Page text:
Master’s Degree in Industrial Systems And Processes

The Graduate Program in Industrial Systems and Processes– Master’s Degree is a two- year degree. The first year is divided into 4 quarters and focuses on completing all course credits. The second year focuses on the development of the thesis. Selection processes are held once a year, in the beginning of the year. Courses are offered in the mornings, afternoons or evenings, preferably on Thursdays (evening), Fridays (evening and afternoon) and Saturdays (morning).

There are three groups of courses outlined in this program: Mandatory, Basic Training and Elective, following to the information below:



Mandatory Courses

Research Methods and Techniques (30 hours)- Scientific knowledge and research, theory and research, the object problem of research, hypothesis formulation and analytical variables. Research tools. Scientific studies: Types, characteristics and structural composition. Scientific research. Qualitative and Quantitative Research. Planning a research project.

Industrial Systems and Processes (30 hours) - Analytical Technology of Industrial Processes; Innovation and Technology in Industrial Systems and Processes; Industrial Process Management.

Research Seminar on Analytical Technology of Industrial Processes (50 hours)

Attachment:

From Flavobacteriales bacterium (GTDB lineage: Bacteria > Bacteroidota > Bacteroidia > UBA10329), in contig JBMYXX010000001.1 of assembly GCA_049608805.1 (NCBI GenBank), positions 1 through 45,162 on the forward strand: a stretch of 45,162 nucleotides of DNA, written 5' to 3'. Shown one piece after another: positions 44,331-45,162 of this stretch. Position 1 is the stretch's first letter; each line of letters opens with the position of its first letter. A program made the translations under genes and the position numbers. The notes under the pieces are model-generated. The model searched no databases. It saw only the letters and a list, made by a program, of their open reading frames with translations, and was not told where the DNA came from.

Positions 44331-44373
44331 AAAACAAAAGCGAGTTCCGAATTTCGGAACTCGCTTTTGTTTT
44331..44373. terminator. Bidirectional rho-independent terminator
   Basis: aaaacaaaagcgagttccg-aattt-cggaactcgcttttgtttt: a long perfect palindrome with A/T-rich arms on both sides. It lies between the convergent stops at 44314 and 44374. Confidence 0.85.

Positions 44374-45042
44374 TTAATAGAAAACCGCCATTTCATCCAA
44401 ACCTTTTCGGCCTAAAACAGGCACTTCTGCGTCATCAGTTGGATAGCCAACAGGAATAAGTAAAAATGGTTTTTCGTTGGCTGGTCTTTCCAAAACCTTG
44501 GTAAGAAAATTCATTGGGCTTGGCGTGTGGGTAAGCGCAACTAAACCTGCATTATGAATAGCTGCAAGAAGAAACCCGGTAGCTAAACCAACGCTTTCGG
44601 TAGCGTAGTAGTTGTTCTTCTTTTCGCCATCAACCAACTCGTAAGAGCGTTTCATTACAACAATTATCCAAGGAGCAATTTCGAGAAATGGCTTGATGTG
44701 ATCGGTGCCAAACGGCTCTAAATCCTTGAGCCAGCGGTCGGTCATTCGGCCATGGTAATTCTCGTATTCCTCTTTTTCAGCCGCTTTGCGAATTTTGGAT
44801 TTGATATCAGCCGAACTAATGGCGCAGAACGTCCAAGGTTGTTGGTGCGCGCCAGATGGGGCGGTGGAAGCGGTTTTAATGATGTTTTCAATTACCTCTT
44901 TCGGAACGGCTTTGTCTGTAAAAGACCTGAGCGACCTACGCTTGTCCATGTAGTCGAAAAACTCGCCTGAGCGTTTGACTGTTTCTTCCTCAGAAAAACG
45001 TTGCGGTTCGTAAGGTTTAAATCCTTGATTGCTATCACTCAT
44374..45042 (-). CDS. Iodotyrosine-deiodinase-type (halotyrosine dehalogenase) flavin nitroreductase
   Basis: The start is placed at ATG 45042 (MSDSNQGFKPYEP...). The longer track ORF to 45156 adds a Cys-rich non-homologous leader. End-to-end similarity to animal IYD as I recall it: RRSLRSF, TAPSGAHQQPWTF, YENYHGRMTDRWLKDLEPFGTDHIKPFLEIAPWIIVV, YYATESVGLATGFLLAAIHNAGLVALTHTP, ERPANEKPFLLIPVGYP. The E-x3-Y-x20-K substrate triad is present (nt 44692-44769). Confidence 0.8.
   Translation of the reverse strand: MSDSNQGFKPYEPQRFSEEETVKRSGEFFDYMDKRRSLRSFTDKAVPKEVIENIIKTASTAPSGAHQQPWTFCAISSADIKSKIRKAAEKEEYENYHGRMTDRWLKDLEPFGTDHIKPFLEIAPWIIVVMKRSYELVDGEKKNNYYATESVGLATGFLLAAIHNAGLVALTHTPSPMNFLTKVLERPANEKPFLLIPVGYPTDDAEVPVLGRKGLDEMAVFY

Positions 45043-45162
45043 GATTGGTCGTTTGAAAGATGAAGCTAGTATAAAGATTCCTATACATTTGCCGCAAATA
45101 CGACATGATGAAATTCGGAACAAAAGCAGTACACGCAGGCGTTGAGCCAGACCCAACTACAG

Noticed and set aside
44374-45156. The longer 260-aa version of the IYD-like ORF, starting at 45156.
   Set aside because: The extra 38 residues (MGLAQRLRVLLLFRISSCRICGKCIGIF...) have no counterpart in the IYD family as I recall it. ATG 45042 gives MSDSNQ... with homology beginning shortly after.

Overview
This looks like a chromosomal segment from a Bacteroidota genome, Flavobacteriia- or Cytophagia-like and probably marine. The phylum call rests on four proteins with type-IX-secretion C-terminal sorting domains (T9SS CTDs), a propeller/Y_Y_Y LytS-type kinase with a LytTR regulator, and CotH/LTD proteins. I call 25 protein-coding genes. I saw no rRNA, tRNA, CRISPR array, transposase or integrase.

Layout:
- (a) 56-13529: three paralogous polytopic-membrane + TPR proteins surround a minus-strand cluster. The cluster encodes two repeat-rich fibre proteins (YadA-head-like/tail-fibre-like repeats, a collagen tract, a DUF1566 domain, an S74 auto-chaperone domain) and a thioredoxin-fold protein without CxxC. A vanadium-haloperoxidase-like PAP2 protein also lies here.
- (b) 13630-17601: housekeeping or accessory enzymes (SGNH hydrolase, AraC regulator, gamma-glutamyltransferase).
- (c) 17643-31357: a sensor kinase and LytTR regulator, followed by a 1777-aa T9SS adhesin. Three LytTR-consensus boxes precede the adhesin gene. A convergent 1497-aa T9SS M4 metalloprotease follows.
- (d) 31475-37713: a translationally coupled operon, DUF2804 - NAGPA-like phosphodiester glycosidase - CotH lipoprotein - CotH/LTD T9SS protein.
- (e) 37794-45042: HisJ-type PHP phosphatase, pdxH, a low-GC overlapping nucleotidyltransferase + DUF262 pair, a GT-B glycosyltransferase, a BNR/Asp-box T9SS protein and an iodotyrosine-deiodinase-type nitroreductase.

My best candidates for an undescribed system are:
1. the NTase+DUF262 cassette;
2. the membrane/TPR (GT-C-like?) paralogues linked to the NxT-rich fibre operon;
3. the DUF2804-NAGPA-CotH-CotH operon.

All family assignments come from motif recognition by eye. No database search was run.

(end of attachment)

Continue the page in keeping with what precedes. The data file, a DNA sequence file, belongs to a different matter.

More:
Research Seminar on Innovations and Technologies in Industrial Systems and Processes (50 hours)

Research Seminar on Industrial Processes Management (50 hours)

Master’s Project (30 hours)

Thesis Presentation (30 hours)


Elective Courses

Multivariate Analysis (30 hours) - Exploratory analysis: analysis of principal components (PCA) and hierarchical cluster analysis (HCA). Univariate regression. Residue analysis. Multivariate regression: Multiple linear regression (MLR), principal component regression (PCR) and partial least squares regression (PLS). Applications of multivariate analysis to industrial problems.

Green Technologies (30 hours) - Social organizations and environmentally impacting actions; natural resources limitations; thermodynamics and environmental pollution; renewable energy; energy storage and recovery; separation processes; development of production processes; green waste remediation; environmental instruments and regulations; the economy of environmentally sustainable processes; environmental market; environmental labels.
Data Mining applied to Knowledge Management (30 hours) Process of knowledge discovery in databases. Presentation of concepts and applications related to Data Mining applied to Business Intelligence. Basic concepts about Database and Data Warehouse.

Process Simulation (30 hours) Introduction to simulation. Principles of modeling. Techniques of representation for simulation models. Language applied on simulation and simulators. Implementation, validation and verification of models. Practical projects simulation in industrial environments.
Supply Chain Management and Logistics (30 hours) - Introduction to SCM; Value flow through the supply network; Customer focus supported by the manufacturing network; Logistics and services; Supply chain elements; Flexibility in the logistics process; Demand management; Introduction to logistics; Loss of value in the flow of logistics and manufacturing; Distribution and routing logistics; Software programs in logistics.